It was Eric Markowsky's review at Chamber 4 that drew me to Audrey Schulman's Three Weeks in December. The twin narratives separated by a century are a well-worn fictional format by this point, but they didn't feel that way in Schulman's hands. Each story supported the other, evoking parallels on themes of technology, exploitation, negotiating closeness, and the experience of the outsider - an experience shared by her protagonists. Jeremy is not only a reticent overdressed white man in Africa, he is homosexual. Max, is a light-skinned black woman with Asperger's, one of several diagnoses one can receive on the autism spectrum. As a result, they share a tendency toward social awkwardness and are used to keeping to themselves.
Schulman tries to resist formula with the Asperger character traits. She occassionally sounds like she's quoting the diagnostic manual but in her stronger moments she vividly imagines particulars of individual behavior.
She didn't talk at all until she was four, before that only squealed in inarticulate rage or laughter. Then in August just after her fourth birthday, she said her first words, strung together a whole sentence. "Mom smells nice." She was looking away of course, at the ground. Her mom whooped and grabbed her in a hug. Max flailed. There was a muffled crack. Her mom grabbing her nose, the blood spurting.Some might charge Schulman with supplanting character development with a diagnosis but in Max I found the result was a fascinating and credible human being challenged to overcome her limits in extremis. I accepted her on her own terms.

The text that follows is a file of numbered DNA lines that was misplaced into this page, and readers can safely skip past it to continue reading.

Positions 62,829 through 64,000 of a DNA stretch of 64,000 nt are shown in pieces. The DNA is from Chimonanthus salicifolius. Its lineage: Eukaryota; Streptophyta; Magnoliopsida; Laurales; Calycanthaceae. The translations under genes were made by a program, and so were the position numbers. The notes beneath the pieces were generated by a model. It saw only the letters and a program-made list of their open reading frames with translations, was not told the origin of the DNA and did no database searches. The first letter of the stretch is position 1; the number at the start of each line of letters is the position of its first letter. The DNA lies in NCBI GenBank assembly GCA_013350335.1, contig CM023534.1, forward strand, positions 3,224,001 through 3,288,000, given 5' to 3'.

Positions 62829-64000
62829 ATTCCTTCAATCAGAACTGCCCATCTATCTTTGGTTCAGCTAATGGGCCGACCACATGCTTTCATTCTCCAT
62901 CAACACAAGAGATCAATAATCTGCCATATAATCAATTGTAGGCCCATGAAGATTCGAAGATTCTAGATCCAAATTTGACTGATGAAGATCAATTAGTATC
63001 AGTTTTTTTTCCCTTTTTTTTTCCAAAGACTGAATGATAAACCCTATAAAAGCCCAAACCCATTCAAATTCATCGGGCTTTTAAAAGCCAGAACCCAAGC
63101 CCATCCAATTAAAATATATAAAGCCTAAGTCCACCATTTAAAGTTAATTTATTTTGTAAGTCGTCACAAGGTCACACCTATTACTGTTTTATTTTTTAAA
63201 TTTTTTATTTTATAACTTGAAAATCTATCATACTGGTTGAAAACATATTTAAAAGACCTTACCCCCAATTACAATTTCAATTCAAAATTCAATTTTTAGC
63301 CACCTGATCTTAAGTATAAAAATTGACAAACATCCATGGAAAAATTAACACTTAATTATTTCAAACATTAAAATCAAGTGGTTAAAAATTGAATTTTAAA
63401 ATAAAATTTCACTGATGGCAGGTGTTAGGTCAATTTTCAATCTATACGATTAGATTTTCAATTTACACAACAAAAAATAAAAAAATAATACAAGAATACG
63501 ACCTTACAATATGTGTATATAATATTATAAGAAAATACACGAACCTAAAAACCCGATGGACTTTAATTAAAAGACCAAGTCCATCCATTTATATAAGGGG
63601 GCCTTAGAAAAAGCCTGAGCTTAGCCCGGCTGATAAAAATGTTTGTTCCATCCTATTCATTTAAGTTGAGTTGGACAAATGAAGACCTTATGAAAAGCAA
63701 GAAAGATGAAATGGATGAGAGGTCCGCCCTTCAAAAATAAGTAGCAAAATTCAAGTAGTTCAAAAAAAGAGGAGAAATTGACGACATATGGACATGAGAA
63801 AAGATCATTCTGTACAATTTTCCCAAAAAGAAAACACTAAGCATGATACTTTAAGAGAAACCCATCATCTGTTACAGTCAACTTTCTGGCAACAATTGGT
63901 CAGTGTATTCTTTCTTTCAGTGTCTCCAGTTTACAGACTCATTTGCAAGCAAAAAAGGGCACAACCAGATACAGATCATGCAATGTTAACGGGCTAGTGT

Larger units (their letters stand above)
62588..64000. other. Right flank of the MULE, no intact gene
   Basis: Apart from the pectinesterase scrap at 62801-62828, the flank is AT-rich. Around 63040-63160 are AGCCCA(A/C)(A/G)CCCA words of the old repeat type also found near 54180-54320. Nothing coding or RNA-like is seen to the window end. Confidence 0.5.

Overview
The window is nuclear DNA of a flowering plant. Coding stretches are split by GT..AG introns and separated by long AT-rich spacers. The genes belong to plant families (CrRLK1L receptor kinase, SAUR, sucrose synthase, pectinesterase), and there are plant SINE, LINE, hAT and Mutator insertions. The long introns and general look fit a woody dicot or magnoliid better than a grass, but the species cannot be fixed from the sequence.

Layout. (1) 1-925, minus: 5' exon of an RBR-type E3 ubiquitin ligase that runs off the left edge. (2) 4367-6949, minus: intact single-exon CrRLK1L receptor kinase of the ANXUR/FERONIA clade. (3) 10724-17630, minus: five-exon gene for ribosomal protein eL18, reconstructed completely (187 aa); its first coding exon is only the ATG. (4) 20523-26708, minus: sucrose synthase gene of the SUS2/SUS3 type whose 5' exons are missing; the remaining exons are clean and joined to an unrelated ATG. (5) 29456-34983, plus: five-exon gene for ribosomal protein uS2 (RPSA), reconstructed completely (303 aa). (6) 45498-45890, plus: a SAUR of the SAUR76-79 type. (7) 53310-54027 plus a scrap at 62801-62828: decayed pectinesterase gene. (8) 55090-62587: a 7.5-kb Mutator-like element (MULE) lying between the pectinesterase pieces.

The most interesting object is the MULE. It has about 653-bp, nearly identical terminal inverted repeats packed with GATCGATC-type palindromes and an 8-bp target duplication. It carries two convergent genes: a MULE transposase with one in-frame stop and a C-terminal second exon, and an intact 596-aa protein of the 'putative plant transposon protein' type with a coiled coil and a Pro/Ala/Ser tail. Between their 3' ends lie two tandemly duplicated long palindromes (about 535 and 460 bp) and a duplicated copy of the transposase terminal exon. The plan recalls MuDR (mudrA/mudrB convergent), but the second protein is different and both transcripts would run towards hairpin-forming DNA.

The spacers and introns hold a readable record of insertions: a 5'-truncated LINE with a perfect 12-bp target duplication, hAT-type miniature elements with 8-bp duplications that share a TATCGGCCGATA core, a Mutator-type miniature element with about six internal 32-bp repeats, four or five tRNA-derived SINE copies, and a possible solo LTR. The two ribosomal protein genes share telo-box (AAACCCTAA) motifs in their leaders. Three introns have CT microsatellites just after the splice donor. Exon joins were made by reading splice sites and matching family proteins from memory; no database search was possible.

They'd taught each other compromise. The way they shared closeness was by sitting side by side on the couch, a foot of distance between them, hugging the other person's empty winter coat. Her mom's coat was corduroy and smelled like her: sort of salt maple syrup. Max would press her face into it. She murmured, "Love, love, love."
Jeremy in the context of his time and place has so repressed his sexuality that he lives almost entirely in his head in anticipation of the rejection of others. In meeting Otombe, a local guide who helps him to hunt the lions, Jeremy finds acceptance of his closely held secret. Schulman adopts a more elegant, removed tone for Jeremy, evoking both the era and Jeremy's distancing of himself from his sexuality.
Horrified, Jeremy took Otombe's hand. He cared not a whit anymore about respectability. He clung to the hand as hard as a child to his father's, a man to his lover's, a boy to his mother.Max has several dreams of her aunt Tilda, a character Schulman has imagined as ravenous for physical affection.
Tilda cornered Max and stepped forward, hands out. Her odor of floral perfume and sweaty intimate areas. She grabbed Max and, in the ensuing struggle, ripped a chunk of skin off the girl's arm. The flesh coming off not bloody and ragged, but all of one color, like a chunk of play dough. Her aunt pressed the flesh into her chest, patting it down until it merged in seamlessly. Then she tore off another chunk. Each piece of flesh became her own, part of her determined normality, fused into her body permanently. Max understood her aunt had done this to other children, many of them, those who were different, erasing them entirely. This was why she weighed so much.I usually hate it when authors try to write their character's dreams, they so often come off as bald attempts at explaining subtext, but I found this one believable and a hilarious way to get at Max's reticence to be touched - a quality she shares with Jeremy. The action of Schulman's characters in Three Weeks in December might, in fact, be summed up as moving closer to others, both in a physical sense and in their ability to understand the behavior of others. This is an automatic mechanism for people who fit in in their society as it is so necessary for surviving as a social being, but for Jeremy and Max to succeed would be something of a triumph. It was their parallel struggles 100 years apart to become members of their own race (the human race) that kept me so riveted by this novel.
Here, if you would like, is an interview Eric Markowsky did with Audrey Schulman.